In my recent hospital stay due to appendicitis, I was able to view certain aspects of “hospital life” through the eyes of a patient. As a patient we put our trust (and our lives) into the hands of the doctors and nurses who help treat and care for us. When I initially went to the emergency room for the pain in my abdomen, the doctor did the oh-so-horrifying test of pushing hard on my abdomen and releasing fast to see if this caused any pain. Well, since I had appendicitis, it did – and it brought a few tears to my eyes. Partly because it hurt and partly because it scared me to know that I was inevitably going to end up having surgery and having to stay in the hospital for a few days. After the tears ran down my face, the ER doctor took my hand and said to me “I’m sorry you are in pain and I know you are scared, but everything is going to be fine and we are going to take good care of you.” While I was still hurting and still scared, knowing that this prestigious man who I’m sure had been doing this for years and has seen much worse than me and my sad little appendix, still cared enough to take my hand and make me feel safe and cared for, made me feel a little better.
Fast forward to the next morning just before my surgery and my meeting with my surgeon. The difference between these two doctors was astounding. The surgeon came in, looked at my chart, asked if I was Melinda, said “We will start shortly”, and walked away. He did not make eye contact, he did not introduce himself, he did not make me feel safe, and he did not bother to stick around and answer any questions I had. As soon as he was there, he was gone. I was about to be wheeled into surgery and I still had no idea if I was getting sliced open or if my surgery was going to be done laparoscopically. Thanks to the nurse who was in the ER, I learned it would not be done laproscopically, but I was in fact going to be sliced opened. My next questions was why and I was told that was something I should have asked my surgeon when he came to see me. Oh, you mean that nice man who didn’t even bother to make eye contact with me? Well, I would have if he bothered to stick around for more than 30 seconds.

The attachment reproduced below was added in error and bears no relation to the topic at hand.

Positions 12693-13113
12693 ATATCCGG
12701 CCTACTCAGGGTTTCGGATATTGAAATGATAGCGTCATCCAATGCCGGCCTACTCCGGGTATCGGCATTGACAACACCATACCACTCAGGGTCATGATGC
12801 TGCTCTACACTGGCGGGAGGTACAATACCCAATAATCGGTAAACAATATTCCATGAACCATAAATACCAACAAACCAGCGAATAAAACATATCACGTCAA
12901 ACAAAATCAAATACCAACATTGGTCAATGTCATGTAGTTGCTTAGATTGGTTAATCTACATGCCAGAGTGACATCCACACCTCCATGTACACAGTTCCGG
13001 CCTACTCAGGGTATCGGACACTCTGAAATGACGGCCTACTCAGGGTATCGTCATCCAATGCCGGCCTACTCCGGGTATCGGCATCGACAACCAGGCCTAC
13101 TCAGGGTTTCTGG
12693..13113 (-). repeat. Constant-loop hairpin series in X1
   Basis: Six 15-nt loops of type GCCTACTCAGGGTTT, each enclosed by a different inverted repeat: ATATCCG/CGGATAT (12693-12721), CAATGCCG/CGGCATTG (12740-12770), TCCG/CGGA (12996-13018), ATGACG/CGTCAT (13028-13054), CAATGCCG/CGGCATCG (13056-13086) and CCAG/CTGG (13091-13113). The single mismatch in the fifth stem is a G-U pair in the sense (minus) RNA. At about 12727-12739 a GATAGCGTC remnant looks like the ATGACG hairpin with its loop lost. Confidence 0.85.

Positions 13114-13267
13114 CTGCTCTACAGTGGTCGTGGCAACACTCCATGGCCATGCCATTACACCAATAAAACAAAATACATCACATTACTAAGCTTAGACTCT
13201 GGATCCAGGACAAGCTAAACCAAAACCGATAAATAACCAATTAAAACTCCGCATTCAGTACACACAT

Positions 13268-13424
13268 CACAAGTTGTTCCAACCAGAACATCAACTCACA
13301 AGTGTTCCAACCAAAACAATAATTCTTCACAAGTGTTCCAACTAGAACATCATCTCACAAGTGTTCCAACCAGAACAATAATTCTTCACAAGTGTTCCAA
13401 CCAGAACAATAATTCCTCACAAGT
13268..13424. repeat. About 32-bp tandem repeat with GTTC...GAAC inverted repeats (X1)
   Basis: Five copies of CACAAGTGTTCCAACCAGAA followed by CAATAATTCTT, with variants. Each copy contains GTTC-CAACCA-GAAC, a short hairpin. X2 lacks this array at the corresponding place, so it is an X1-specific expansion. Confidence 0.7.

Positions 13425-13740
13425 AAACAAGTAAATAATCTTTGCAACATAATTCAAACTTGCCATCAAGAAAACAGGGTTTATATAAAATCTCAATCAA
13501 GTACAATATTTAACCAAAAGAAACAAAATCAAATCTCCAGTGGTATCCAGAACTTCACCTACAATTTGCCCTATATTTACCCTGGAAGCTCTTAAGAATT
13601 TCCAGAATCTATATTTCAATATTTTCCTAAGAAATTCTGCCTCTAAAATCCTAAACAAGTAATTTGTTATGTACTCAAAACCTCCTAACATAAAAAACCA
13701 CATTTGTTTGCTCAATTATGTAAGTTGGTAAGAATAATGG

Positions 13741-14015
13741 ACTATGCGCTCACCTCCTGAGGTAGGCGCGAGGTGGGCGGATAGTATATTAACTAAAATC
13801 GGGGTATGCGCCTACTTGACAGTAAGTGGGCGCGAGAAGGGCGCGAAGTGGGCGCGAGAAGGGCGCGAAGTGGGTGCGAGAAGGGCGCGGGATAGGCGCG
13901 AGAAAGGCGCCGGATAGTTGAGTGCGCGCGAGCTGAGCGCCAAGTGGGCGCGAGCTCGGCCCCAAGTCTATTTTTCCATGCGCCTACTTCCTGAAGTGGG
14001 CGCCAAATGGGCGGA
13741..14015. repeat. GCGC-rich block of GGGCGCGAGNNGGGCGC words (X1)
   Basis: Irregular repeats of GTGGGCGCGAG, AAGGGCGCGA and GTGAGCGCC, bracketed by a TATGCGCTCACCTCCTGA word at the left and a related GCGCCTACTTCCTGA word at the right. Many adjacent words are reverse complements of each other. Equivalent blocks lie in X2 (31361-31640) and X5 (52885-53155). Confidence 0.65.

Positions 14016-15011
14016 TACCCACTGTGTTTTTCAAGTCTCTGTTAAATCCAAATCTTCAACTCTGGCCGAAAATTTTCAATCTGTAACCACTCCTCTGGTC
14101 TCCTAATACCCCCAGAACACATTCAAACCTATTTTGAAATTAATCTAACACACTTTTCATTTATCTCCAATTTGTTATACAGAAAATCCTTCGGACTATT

Perhaps the ER doctor had more experience working with patients who were awake and not ready to go under the knife and this was the reason he was so much more caring, but if you ask me, I could have used some sympathy from my surgeon. This led me to wonder if empathy in doctors is a dying art form. According to an article in the Chicago Tribune, many of the future doctors “begin medical school with empathy for their patients but gradually learn detachment, perhaps in order to cope with time constraints or sadness.” (http://articles.chicagotribune.com/2008-10-12/features/0810080281_1_empathy-doctor-patient-non-verbal)
So is anything being done to encourage or educate physicians when it comes to showing empathy? In the same article in the Chicago Tribune, it is stated that “Allan Hamilton, a neurosurgeon at the University of Arizona, uses horses and horsemanship exercises to teach medical students the importance of non-verbal communication and the value of good patient-doctor relationships. Horsemanship comes into play, he said, because it requires the understanding of body language and sensitivity.”
While it has been called to attention that lack of communication and empathy on the doctors part, Dr. Hamilton seems to be a loner in striving for better doctor/patient relationships. I think that starting now, even the most renowned surgeons should be required to attend sympathy seminars, or something of the sort. Hospitals need to set up a program that their physician and surgeons are required to participate in that shows the need for empathy on their parts. Even if it’s just once a year.
In a week I go to for a follow up to see my surgeon. Maybe then I will get all of the questions I had before my surgery answered. Maybe three weeks after I was operated on, I can feel the relief I was looking for before I went under the knife.